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Build automation tooling is improving at record speed and a DevOps approach is on the rise throughout the software development arena. Within this whirlwind of advances, it’s easy to focus on products and processes while forgetting about the people, especially the build manager.
In an interview with Hans Dockter, Lead at the Open Source Gradle Project, TheServerSide delved into this often overlooked aspect of successful Continuous Deployment. It turns out, the pivotal role may lie at the point where Dev meets Ops—right in the heart of the build. In fact, the build manager can impact the entire software team on a fundamental level.
Is it possible to tell a build manager’s attitude from their preferred tooling?
Dockter took a trip down memory lane with a look at frameworks dating back to the 1990s. He drew a direct correlation between build manager personalities and the types of tools they like. For example, Hans suggested that XML was perfect for build managers who loved rigidity. It allowed them to anticipate all requirements, at least from their own perspective, and put them in the framework. “They can simply create this framework that tells the world how to do things. It knows what needs to be done and it puts everyone in the same box.” He admitted that such an approach might have worked for small Apache libraries or small open source projects, but it is not feasible for the complexities of enterprise and mobile development.
Next, there is the Maven personality which can seem lazy and indifferent. “We see many organizations where build managers don’t care about the needs of the developers when the goal should be to make the developers productive. They just want stability and simplicity where they can deliver archives to the Ops people. Maven is a wonderful tool for these build managers because it allows them to say, ‘That just isn’t how it works.’ They like the rigidity because they have a wall they can put in front of the needs of the developers. It’s not a good pattern, and not what we need to move forward as an industry.”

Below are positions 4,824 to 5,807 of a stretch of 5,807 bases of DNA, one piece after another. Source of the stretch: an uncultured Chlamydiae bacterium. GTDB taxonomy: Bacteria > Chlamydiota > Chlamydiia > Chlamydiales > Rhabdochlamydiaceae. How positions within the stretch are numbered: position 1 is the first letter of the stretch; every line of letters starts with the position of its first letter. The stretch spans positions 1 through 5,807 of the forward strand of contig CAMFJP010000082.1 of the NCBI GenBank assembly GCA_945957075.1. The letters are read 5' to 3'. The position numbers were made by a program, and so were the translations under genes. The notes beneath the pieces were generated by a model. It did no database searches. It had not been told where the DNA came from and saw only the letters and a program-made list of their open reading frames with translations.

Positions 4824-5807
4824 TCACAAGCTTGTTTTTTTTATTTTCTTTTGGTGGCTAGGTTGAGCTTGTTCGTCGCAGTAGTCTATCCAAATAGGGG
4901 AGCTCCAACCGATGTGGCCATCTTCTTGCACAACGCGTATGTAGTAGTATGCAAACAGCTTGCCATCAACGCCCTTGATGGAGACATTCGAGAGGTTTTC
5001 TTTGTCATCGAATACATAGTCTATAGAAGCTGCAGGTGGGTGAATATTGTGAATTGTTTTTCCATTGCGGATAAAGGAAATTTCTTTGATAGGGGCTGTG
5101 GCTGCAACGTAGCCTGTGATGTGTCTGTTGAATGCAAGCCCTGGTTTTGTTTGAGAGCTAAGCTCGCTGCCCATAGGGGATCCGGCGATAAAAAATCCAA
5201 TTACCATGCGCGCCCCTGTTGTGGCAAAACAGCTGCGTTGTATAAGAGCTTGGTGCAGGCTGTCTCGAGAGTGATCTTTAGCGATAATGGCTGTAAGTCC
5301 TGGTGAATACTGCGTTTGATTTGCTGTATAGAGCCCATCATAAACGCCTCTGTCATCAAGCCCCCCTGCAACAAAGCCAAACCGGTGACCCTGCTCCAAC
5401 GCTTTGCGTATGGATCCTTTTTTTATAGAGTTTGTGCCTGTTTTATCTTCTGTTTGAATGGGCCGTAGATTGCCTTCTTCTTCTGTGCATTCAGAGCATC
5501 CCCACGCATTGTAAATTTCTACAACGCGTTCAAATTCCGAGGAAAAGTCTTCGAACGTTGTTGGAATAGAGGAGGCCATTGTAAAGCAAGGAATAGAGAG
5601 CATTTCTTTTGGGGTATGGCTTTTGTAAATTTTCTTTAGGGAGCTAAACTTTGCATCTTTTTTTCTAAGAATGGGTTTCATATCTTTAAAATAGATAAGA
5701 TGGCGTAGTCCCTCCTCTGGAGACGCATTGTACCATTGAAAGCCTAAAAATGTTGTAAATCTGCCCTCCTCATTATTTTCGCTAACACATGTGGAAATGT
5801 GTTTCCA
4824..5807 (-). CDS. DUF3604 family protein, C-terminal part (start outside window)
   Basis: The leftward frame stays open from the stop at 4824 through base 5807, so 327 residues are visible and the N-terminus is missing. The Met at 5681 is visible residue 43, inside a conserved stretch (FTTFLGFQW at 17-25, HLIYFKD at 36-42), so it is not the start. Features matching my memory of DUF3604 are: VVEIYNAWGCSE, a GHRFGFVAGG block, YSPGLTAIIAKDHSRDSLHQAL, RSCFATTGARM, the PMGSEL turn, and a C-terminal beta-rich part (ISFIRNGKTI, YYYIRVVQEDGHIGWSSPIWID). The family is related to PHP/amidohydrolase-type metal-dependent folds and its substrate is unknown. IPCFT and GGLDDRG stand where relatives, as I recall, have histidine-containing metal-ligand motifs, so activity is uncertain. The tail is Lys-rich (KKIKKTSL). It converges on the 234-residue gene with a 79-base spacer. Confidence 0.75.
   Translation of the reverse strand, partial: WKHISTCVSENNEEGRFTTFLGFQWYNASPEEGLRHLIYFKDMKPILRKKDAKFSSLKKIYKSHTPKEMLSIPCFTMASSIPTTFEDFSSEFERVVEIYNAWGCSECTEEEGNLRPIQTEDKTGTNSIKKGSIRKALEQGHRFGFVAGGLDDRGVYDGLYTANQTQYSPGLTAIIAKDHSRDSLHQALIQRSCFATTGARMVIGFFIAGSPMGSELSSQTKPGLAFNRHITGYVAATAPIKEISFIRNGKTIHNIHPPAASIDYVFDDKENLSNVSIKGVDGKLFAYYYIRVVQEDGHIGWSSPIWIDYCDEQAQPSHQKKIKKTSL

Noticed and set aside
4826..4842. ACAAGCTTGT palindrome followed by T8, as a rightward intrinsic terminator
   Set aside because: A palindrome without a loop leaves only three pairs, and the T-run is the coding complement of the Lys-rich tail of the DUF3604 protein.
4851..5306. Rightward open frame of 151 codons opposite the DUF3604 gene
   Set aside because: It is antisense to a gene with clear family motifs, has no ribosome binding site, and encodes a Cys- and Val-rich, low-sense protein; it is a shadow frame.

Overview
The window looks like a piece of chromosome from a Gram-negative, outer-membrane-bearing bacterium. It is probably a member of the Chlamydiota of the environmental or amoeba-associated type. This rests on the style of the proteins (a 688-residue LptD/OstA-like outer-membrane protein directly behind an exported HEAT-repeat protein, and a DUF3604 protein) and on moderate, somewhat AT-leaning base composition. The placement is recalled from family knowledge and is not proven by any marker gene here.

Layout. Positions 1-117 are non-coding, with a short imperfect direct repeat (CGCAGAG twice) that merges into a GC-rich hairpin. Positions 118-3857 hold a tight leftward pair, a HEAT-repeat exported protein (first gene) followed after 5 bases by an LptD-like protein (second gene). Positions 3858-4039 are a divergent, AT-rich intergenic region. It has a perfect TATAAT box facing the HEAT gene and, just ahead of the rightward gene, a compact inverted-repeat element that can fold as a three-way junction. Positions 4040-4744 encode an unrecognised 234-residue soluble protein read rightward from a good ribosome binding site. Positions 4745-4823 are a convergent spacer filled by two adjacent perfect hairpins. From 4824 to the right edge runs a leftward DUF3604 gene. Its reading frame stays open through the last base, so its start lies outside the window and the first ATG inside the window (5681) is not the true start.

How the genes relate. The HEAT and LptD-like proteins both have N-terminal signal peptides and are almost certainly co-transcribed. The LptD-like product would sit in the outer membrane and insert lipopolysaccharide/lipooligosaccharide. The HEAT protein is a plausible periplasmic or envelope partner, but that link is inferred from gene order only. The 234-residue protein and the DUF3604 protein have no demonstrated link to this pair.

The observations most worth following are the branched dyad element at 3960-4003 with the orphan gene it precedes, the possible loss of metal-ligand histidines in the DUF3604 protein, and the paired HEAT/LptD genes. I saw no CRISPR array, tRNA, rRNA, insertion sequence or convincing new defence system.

Dockter’s outlook on Gradle-friendly build managers is rosier. “The Gradle mindset is not about just scripting the hell out of everything and creating a thousand lines of build scripts. We provide you with opinionated frameworks, but they are the outer layer build scripts. At the heart of Gradle is a toolkit with abstractions that allow you to tell your own story. For example, you can have a free version of software and a paid version, or a debug and a release version, etc. It gives developers the flexibility to express their real requirements. It doesn’t deny the requirements. At the same time, it provides them some structure and rigidity so they aren’t killed by the complexity of a low level build system. That is the Gradle way.”
Implementing Gradle is just one piece of the puzzle
Simply giving a build manager Gradle as a resource isn’t going to change their underlying attitude and make them more flexible. However, it would be unfair to lay the problem solely at the feet of one individual. In reality, organizations are often at fault for treating build management as a second class role and viewing the build as a distraction or an afterthought. For example, developers may be asked to handle the build as a side job when their focus should be on delivering features.
Hans saw such scenarios being played out in many organizations when the build process wasn’t given the respect and dedicated resources it required. “In many cases, build was considered a minor or inferior engineering discipline. The junior people or people with a non-engineering mindset who usually just did scripting were given the job. But with a bigger team, the complexity of the domain of shipping software was as complex as the business domain.”
Things can be done differently if enterprises are willing to make the effort. Dockter pointed to examples of corporations like LinkedIn and Netflix that invest substantially in build management and are enjoying the payoff. These organizations even have a new name for the role, referring to it as DevProd for developer productivity. “They try to hire really smart people. That’s not where they park the so-so engineers. If you looked at LinkedIn a few years ago they were releasing a new version every 30 days. Now, it’s multiple times a day—the whole software stack.”
In the end, Dockter clarified that using Gradle is not enough. The tools have to be backed with a determination to make the build a first class citizen. “We need to make things easier, but it’s never a free lunch. They have to care.” In a modern organization focused on improving productivity, giving the build the respect it deserves is a good start.